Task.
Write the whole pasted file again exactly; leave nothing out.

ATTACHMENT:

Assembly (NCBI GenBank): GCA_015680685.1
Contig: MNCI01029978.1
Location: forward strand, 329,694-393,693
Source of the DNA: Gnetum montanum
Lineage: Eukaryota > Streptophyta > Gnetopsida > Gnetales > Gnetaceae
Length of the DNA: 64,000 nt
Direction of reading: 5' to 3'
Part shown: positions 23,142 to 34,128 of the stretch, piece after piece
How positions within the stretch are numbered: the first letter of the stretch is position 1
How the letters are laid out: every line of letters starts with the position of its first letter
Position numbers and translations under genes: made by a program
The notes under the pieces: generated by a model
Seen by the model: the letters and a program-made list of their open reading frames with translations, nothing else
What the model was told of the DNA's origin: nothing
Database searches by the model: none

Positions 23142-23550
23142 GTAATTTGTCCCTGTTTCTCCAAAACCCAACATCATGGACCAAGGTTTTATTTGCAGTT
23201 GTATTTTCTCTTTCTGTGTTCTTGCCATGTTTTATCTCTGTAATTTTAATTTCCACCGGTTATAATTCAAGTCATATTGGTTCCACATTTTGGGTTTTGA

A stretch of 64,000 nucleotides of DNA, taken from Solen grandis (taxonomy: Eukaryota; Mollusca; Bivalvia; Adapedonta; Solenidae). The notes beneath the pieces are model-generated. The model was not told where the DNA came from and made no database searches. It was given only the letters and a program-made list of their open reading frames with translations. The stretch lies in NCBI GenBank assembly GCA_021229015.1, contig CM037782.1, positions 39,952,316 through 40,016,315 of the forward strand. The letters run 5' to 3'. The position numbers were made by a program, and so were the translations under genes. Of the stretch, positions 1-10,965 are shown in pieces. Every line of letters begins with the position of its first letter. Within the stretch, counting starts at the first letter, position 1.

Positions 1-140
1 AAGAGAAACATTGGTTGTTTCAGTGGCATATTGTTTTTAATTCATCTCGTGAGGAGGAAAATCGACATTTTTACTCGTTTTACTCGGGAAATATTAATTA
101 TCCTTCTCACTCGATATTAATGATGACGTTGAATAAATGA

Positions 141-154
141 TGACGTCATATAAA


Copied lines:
Assembly (NCBI GenBank): GCA_015680685.1
Contig: MNCI01029978.1
Location: forward strand, 329,694-393,693
Source of the DNA: Gnetum montanum
Lineage: Eukaryota > Streptophyta > Gnetopsida > Gnetales > Gnetaceae
Length of the DNA: 64,000 nt
Direction of reading: 5' to 3'
Part shown: positions 23,142 to 34,128 of the stretch, piece after piece
How positions within the stretch are numbered: the first letter of the stretch is position 1
How the letters are laid out: every line of letters starts with the position of its first letter
Position numbers and translations under genes: made by a program
The notes under the pieces: generated by a model
Seen by the model: the letters and a program-made list of their open reading frames with translations, nothing else
What the model was told of the DNA's origin: nothing
Database searches by the model: none

Positions 23142-23550
23142 GTAATTTGTCCCTGTTTCTCCAAAACCCAACATCATGGACCAAGGTTTTATTTGCAGTT
23201 GTATTTTCTCTTTCTGTGTTCTTGCCATGTTTTATCTCTGTAATTTTAATTTCCACCGGTTATAATTCAAGTCATATTGGTTCCACATTTTGGGTTTTGA

A stretch of 64,000 nucleotides of DNA, taken from Solen grandis (taxonomy: Eukaryota; Mollusca; Bivalvia; Adapedonta; Solenidae). The notes beneath the pieces are model-generated. The model was not told where the DNA came from and made no database searches. It was given only the letters and a program-made list of their open reading frames with translations. The stretch lies in NCBI GenBank assembly GCA_021229015.1, contig CM037782.1, positions 39,952,316 through 40,016,315 of the forward strand. The letters run 5' to 3'. The position numbers were made by a program, and so were the translations under genes. Of the stretch, positions 1-10,965 are shown in pieces. Every line of letters begins with the position of its first letter. Within the stretch, counting starts at the first letter, position 1.

Positions 1-140
1 AAGAGAAACATTGGTTGTTTCAGTGGCATATTGTTTTTAATTCATCTCGTGAGGAGGAAAATCGACATTTTTACTCGTTTTACTCGGGAAATATTAATTA
101 TCCTTCTCACTCGATATTAATGATGACGTTGAATAAATGA

Positions 141-154
141 TGACGTCATATAAA